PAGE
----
Open U of T’s 1934 yearbook, and you’ll find photos of 115 graduating medical students – only 10 of whom are women. Among them is (Mildred) Vera Peters, who went on to revolutionize how Hodgkin’s lymphoma and breast cancer are treated.
As a radiation oncologist at Toronto General Hospital, Dr. Peters learned that many patients wouldn’t go to the doctor if they suspected they had cancer. In the 1930s, being diagnosed with Hodgkin’s was like being handed a death sentence. By 1950, though, Peters and colleagues had determined that high-dose radiation could cure this lymphatic cancer if caught early. She began a lifetime crusade to encourage patients to seek prompt treatment and overcome what she coined “cancer phobia.”
Women who found a breast lump were also afraid to seek medical attention: the standard treatment for breast cancer was a radical mastectomy, in which the surgeon removed the entire breast. But with early-stage breast cancer, Peters excised only the tumour. In the mid-1970s, Peters, who was a professor of radiotherapy and medical biophysics at U of T, published a retrospective study of the 8,000 breast cancer patients she had treated. It showed that treating the cancer in its early stage with a lumpectomy and radiation produced the same survival rate as a radical mastectomy.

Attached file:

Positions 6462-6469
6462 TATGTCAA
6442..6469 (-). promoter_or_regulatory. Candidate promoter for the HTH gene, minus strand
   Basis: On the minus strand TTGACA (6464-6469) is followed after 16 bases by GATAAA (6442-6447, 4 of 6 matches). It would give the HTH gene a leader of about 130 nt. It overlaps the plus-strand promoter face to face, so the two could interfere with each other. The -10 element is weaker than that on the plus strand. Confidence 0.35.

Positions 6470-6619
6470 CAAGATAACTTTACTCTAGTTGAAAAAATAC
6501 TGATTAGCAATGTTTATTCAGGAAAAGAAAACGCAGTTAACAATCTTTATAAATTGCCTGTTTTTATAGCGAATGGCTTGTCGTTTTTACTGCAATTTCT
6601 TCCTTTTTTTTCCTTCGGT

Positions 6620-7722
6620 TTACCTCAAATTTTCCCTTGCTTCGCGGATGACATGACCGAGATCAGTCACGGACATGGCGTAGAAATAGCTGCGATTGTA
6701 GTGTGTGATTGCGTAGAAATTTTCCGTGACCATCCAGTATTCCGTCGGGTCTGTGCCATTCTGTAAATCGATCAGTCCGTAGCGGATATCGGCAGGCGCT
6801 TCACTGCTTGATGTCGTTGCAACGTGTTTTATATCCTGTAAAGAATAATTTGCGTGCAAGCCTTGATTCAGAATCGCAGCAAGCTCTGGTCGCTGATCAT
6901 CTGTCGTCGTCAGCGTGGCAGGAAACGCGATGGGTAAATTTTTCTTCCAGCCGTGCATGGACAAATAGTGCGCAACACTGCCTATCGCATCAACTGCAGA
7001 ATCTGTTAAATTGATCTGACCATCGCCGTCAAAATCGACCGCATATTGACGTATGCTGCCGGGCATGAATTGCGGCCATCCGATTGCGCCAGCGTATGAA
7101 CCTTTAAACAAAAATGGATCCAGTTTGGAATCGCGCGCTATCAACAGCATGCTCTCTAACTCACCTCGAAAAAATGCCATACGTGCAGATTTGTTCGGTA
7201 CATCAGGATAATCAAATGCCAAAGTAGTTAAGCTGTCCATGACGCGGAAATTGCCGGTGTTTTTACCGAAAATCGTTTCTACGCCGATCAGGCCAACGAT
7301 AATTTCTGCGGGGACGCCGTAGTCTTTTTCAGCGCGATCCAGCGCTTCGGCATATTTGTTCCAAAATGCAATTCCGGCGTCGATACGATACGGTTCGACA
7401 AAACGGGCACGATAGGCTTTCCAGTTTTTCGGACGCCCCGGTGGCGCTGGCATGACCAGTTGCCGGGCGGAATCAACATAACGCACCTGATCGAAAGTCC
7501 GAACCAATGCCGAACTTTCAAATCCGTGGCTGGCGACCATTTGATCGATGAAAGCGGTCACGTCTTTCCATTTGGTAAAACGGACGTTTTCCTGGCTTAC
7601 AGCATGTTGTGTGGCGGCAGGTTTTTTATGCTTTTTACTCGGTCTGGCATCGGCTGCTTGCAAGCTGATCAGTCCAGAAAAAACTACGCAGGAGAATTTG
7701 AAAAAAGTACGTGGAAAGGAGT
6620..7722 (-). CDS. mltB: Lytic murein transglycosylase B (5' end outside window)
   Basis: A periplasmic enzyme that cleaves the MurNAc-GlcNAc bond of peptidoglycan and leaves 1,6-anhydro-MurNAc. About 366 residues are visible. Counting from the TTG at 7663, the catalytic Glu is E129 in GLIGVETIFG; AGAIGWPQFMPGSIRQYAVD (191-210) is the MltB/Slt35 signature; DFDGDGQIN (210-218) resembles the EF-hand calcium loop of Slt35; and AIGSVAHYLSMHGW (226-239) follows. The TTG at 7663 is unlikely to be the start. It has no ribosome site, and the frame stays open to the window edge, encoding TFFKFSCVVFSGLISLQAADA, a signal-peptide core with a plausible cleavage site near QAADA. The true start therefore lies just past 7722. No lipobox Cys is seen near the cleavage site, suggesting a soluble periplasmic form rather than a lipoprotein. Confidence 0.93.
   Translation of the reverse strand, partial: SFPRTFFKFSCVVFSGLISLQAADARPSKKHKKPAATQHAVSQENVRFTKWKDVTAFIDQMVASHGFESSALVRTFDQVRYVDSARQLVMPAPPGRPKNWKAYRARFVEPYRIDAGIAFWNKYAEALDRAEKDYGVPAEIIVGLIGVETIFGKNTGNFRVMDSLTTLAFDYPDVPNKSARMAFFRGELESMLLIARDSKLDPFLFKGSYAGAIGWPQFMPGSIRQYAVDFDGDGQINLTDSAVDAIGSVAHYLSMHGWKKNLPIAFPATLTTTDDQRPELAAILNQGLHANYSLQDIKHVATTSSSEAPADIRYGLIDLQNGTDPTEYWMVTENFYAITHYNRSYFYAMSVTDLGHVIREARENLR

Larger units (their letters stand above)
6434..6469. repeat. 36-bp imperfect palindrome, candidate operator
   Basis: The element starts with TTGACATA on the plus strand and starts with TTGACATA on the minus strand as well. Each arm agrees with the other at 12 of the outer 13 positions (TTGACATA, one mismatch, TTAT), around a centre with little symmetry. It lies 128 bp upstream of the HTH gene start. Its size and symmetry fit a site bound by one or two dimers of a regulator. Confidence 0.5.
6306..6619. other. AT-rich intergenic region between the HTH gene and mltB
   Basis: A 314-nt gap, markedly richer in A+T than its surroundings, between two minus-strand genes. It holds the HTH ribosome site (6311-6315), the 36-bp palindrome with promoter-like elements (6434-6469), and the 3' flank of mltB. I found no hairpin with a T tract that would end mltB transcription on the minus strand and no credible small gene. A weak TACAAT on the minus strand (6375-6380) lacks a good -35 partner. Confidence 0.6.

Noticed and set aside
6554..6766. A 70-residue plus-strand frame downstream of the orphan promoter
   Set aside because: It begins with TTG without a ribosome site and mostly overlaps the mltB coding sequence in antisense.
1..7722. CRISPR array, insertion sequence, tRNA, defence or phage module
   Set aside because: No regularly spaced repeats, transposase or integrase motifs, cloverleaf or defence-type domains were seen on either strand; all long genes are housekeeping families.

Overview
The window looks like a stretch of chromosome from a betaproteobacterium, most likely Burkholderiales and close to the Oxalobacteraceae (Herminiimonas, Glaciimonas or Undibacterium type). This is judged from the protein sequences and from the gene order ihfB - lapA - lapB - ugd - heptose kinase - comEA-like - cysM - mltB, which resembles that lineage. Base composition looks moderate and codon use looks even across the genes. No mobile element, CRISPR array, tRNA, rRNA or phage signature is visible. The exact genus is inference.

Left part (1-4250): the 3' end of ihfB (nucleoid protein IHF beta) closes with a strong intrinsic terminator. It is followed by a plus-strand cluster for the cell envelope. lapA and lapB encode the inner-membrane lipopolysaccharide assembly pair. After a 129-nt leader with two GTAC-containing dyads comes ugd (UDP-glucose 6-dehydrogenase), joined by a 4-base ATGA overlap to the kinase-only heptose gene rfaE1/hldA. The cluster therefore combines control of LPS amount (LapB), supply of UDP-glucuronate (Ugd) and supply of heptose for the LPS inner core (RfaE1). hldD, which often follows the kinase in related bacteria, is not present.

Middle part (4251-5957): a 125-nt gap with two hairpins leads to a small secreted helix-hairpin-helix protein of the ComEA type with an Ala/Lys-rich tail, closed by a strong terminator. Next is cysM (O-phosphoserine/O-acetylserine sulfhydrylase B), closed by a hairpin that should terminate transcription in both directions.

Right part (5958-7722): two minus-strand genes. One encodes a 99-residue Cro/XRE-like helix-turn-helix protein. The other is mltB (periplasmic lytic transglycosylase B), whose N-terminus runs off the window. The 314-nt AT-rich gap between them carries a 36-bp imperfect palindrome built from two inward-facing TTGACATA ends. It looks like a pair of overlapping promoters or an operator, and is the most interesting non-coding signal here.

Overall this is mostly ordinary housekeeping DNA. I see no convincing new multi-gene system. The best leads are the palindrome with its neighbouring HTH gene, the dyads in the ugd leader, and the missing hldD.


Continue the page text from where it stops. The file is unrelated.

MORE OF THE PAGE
“I was refuted and shunned by most of the outstanding surgeons in the States,” Peters told the Oakville Medical Society in the early 1980s. She remained steadfast and as more studies found the same results, she optimistically wrote, “Mastectomy in early breast cancer may become as old-fashioned as bloodletting.”
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